About this Research Topic
The attention system is accountable for a variety of complex mental processes, as it orchestrates wide sensori-motor and cognitive essential aspects for producing adaptive behavior. Due to the pivotal role of the PFC and basal ganglia in attention processes, a focus has been directed to the effects of Methylphenidate in those regions, in improving the symptoms of attention deficit. However, the mechanism of action is to be deciphered.
The number of children, adolescents and adults diagnosed with attention deficit and prescribed with methylphenidate rapidly continues to grow over the last decades. Together, there are open questions regarding long-term use of Methylphenidate, its side effects, the consequences of abuse and many more.
This Research Topic welcomes authors to submit original research and review articles within the domain that seek to define the interaction between the attention system and dopaminergic regulation via Methylphenidate. We are interested in articles that illustrates how methylphenidate affects different types of attention in humans, animals and animal models. We also welcome other related topics.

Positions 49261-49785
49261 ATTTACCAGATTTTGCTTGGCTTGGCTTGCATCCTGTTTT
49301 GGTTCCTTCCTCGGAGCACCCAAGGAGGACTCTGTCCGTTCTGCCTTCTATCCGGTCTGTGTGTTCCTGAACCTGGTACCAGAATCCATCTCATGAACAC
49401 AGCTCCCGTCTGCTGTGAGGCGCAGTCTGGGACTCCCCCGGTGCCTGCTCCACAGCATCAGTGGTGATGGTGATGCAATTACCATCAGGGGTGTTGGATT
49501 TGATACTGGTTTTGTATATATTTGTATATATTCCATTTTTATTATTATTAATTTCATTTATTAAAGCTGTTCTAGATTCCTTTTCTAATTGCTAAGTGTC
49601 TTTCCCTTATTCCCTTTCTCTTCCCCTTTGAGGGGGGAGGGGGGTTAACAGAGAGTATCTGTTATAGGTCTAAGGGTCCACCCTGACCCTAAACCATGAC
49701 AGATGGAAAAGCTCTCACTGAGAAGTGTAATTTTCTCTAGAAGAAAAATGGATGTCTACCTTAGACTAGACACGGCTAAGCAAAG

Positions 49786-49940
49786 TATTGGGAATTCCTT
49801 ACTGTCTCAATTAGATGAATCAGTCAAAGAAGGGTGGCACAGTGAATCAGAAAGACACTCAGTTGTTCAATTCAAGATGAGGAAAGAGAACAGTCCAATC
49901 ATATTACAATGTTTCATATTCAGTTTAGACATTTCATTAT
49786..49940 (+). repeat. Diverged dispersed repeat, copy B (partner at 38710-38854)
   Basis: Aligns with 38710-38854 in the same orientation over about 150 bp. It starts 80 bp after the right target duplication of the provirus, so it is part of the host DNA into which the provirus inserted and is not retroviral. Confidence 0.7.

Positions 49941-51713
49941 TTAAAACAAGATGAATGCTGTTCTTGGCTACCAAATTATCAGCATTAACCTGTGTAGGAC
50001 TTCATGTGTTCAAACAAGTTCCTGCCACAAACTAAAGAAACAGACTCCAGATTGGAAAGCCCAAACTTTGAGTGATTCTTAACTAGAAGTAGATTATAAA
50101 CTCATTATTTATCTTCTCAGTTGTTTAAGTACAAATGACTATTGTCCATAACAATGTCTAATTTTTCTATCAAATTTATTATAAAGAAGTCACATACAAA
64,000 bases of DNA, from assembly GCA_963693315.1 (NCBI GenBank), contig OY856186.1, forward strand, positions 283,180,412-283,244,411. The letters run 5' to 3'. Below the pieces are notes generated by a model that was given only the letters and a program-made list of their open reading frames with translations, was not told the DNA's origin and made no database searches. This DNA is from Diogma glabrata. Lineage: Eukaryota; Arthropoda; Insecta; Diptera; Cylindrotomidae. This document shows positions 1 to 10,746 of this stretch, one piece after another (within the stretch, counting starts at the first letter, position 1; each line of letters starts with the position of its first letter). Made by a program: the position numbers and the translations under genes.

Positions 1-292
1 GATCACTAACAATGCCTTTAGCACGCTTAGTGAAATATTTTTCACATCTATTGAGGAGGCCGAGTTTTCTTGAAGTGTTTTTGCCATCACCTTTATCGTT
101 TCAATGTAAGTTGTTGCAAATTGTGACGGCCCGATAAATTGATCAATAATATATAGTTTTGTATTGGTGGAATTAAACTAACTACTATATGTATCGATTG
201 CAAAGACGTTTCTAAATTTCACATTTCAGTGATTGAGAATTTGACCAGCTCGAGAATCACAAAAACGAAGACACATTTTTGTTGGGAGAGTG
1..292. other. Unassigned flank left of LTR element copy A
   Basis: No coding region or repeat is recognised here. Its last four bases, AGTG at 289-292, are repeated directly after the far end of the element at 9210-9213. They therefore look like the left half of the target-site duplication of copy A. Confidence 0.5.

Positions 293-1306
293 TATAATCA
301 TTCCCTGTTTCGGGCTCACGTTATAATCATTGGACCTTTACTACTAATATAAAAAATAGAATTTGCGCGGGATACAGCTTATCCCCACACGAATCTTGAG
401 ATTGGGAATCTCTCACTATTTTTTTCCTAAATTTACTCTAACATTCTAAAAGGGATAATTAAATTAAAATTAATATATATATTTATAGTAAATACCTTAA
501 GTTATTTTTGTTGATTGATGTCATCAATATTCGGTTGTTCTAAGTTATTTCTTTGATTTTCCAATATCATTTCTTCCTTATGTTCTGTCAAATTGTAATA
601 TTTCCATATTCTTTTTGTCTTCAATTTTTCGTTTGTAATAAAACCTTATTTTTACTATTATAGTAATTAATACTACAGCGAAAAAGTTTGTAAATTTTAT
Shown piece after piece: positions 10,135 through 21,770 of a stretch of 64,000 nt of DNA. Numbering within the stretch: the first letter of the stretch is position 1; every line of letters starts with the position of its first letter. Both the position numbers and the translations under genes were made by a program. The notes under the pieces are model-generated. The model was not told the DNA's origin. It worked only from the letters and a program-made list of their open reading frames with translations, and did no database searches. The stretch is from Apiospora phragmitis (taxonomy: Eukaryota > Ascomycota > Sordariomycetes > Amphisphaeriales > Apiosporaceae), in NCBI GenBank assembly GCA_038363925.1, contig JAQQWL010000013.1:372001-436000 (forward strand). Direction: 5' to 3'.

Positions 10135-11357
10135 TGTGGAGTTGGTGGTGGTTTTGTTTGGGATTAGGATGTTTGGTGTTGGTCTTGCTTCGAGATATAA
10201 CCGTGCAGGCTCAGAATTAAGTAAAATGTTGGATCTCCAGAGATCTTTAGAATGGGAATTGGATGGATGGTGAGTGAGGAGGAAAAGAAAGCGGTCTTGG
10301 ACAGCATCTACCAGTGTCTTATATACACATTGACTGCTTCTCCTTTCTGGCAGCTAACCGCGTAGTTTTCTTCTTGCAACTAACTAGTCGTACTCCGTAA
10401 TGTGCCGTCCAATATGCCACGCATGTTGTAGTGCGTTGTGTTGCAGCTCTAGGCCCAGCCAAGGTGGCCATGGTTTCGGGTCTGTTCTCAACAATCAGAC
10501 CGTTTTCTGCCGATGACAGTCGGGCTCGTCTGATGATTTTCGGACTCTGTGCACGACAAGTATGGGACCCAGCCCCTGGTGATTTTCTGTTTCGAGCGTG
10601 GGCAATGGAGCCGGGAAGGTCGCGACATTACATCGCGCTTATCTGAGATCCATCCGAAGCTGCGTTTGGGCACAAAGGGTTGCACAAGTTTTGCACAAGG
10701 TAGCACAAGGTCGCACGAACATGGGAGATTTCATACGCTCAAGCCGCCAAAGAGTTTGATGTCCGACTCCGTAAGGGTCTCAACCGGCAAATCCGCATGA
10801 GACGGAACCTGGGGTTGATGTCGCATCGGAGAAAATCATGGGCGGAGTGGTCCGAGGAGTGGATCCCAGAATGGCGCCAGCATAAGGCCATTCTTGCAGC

Potential topics include, but are not limited to:
• The molecular mechanism underlying the complex actions of methylphenidate.
• Side effects of methylphenidate administered acutely/chronically.
• The effects of development on the integrity of the attention system.
• Neurocognitive aspects of attention and attention deficits.
• Attention-deficit/hyperactivity disorder (ADHD) co-occurrence with autism
and other possible disorders or diseases.
• The neural circuits of attention: Imaging and electrophysiological studies.
• Animals models to test and understand attention.
• Function and dysfunction of the attention system as progenitor of cognitive
performance in health and in disease.
• Shared epigenetic and genetic variation in ADHD and different
Important Note: All contributions to this Research Topic must be within the scope of the section and journal to which they are submitted, as defined in their mission statements. Frontiers reserves the right to guide an out-of-scope manuscript to a more suitable section or journal at any stage of peer review.